I’m a Mother, Too

I think it’s time to chime in on the “teachers paid based on students’ test scores” issue. I think others have stated my opinions clearly when it comes to how I want to be treated as a teacher. Evaluations should be fair, tests don’t measure the whole picture, and the testing culture is bad for our kids. 

But I’m also a parent. My daughter is going into kindergarten next year. That means she’s about to enter into the testing culture. She’s about to become a statistic in someone’s computer or on someones data wall. She will be an entry onto numerous Excel files. She will be pretested, tested, remediated and re-tested until they are satisfied that her numbers will be good enough. And if she should score high the first time…well then she won’t really be an issue at all. The energy will be spent on those kids who need to prepare for the test.

I’m positive that her teacher won’t feel this way. I know (or hope, at least) that she will be at a school that doesn’t feel this way. I pray that her teacher will fight the system. I want her to realize that science is about understanding the world, that math is about making meaning of chaos, that history and social studies are about understanding where we came from and where we are now, that writing is about uncovering what lies in wait in one’s mind and heart, and that reading is the key to all of this.

I hope her teacher and her teacher’s administrators recognize her as an individual and not as a machine data is imputed into and test scores come out. But even if they do, I’m not sure it matters.

Schools today are in a hard spot. I know the teachers and administrators at the school I work at are trying hard to balance the needs of the students as individuals vs. the students as evidence. Overall, they do a good job at it, too.  I work in a district that values its teachers as professionals. But our state is now considering making some of our pay based on the test scores of our kids. That means my kids at work NEED to do well, or my kids at home suffer. That makes the decision to fight the testing culture a harder one to make.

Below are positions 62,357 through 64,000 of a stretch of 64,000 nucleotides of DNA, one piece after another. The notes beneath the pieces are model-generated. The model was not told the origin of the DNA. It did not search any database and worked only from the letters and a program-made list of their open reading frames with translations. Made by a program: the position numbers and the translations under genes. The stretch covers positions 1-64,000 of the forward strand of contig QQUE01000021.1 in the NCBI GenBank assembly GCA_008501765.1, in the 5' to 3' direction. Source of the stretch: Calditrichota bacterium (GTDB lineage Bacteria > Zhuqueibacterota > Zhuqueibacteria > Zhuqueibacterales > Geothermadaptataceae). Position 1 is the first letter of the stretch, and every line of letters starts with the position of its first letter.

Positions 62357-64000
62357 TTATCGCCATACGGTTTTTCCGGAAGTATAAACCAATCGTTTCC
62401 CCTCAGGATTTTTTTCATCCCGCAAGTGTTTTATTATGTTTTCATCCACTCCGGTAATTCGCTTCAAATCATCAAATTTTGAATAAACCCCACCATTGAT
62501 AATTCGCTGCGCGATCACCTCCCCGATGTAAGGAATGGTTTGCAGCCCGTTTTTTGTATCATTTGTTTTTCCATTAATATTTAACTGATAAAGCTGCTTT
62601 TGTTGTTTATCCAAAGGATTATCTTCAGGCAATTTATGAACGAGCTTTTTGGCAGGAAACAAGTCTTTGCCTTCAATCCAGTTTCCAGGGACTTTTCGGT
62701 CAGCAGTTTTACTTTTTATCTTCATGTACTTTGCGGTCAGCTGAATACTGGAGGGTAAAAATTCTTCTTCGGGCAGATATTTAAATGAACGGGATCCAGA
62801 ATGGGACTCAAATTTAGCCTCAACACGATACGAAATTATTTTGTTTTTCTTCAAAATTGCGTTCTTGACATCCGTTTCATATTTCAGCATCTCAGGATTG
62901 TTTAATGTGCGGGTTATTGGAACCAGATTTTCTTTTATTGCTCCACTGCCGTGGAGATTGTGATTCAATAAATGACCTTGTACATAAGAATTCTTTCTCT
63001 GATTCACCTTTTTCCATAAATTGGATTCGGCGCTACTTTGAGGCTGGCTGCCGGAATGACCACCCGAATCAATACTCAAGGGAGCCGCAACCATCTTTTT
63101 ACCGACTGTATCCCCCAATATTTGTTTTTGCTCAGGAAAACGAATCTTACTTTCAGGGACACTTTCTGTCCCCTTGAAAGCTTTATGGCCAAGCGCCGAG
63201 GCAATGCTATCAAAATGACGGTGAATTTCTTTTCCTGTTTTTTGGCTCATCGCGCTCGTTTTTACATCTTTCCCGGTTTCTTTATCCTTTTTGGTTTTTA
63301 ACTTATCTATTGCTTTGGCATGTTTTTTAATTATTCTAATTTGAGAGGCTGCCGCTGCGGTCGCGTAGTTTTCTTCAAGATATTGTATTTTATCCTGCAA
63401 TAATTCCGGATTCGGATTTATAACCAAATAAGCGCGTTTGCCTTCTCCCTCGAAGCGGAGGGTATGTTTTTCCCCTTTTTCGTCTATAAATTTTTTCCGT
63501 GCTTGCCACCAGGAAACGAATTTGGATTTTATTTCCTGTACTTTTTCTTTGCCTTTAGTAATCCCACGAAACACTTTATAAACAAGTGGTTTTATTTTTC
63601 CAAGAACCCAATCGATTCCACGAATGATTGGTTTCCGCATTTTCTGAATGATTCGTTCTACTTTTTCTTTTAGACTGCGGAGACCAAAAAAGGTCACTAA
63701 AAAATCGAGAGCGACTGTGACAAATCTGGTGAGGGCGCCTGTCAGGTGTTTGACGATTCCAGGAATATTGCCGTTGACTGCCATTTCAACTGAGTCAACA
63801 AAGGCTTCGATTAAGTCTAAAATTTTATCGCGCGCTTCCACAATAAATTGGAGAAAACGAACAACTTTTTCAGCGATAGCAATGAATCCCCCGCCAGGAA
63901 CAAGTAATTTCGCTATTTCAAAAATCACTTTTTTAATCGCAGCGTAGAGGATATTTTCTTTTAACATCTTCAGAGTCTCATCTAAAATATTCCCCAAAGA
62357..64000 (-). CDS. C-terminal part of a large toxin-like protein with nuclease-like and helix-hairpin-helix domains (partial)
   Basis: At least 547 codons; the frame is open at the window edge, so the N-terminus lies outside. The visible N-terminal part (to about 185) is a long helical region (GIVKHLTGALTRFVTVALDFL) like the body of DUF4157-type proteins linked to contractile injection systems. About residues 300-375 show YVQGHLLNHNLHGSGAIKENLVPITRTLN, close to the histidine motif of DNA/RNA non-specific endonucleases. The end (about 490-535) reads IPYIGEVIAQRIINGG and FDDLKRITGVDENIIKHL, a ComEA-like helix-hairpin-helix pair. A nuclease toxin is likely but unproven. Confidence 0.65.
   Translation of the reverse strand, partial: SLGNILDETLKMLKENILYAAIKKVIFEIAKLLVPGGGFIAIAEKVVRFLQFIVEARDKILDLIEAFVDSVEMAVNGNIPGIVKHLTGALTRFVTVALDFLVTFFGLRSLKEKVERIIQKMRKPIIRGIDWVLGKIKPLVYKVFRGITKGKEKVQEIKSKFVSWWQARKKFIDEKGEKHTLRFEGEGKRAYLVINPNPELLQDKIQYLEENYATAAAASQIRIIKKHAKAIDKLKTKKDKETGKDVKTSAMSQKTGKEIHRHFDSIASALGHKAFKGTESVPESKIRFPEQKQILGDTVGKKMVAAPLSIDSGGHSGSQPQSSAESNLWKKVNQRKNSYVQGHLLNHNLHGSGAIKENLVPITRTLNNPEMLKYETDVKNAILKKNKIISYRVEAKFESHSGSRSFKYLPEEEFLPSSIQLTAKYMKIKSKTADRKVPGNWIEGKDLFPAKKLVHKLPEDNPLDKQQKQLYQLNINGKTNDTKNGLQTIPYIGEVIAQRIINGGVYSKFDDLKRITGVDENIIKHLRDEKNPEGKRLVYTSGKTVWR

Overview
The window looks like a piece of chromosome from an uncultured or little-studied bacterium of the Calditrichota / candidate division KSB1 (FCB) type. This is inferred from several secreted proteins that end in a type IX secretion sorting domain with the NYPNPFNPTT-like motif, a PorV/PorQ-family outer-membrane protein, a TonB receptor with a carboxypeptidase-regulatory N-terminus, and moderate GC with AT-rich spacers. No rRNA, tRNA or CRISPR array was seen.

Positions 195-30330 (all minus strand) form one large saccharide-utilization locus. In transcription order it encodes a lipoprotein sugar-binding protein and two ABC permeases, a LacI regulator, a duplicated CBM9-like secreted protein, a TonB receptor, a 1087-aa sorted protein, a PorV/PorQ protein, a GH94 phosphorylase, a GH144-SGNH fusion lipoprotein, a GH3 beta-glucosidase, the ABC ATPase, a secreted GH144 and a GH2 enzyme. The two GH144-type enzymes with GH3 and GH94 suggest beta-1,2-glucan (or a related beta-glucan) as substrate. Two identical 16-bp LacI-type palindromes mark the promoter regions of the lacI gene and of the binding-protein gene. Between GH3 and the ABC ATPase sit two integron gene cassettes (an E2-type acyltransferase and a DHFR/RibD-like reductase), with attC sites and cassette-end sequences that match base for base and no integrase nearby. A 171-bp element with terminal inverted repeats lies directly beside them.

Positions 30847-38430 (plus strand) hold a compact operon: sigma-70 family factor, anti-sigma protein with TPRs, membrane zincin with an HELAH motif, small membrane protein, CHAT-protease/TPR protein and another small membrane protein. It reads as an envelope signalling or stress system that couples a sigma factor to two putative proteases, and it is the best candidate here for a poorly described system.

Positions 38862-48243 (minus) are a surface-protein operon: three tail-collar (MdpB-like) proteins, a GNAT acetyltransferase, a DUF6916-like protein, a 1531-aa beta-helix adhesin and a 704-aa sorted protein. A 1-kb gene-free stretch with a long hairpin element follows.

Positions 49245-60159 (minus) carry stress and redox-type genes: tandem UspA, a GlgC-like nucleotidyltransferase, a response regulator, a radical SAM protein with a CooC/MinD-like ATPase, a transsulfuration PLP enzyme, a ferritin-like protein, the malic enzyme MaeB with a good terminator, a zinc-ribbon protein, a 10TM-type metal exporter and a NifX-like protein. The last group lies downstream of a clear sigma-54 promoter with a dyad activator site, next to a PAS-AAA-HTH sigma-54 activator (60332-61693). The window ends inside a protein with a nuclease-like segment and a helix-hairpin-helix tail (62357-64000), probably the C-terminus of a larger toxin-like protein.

I hope my daughter’s teacher doesn’t feel this way.

I don’t mind the tests, I mind the weight we put on them and the way they are used them as weapons against schools, teachers, and kids. I mind when our politicians tie the hands of administrators who are trying to create strong schools. I mind how it warps the beauty of our disciplines into something that can be marked on a bubble sheet or fit into a box. I mind how the concerns of parents who think like me are ignored. I want more for my child that my president or my congressmen think she is worth.

But most of all, I mind how it has made me feel about sending my daughter to school next year.

So I fight the tests. I avoid the workbooks. I use the standards as starting points, but worry more about getting my kids involved in what it means to be a reader and a writer. I look for reading that will interest them, not what might be on the test. I have them write constantly instead of bubble. I don’t talk about question types until right before the test.

And I’m sending this posting to my congressmen who are debating the budget as we speak.

I’m fighting not just because I’m a teacher. I’m fighting because I’m a mother, too.


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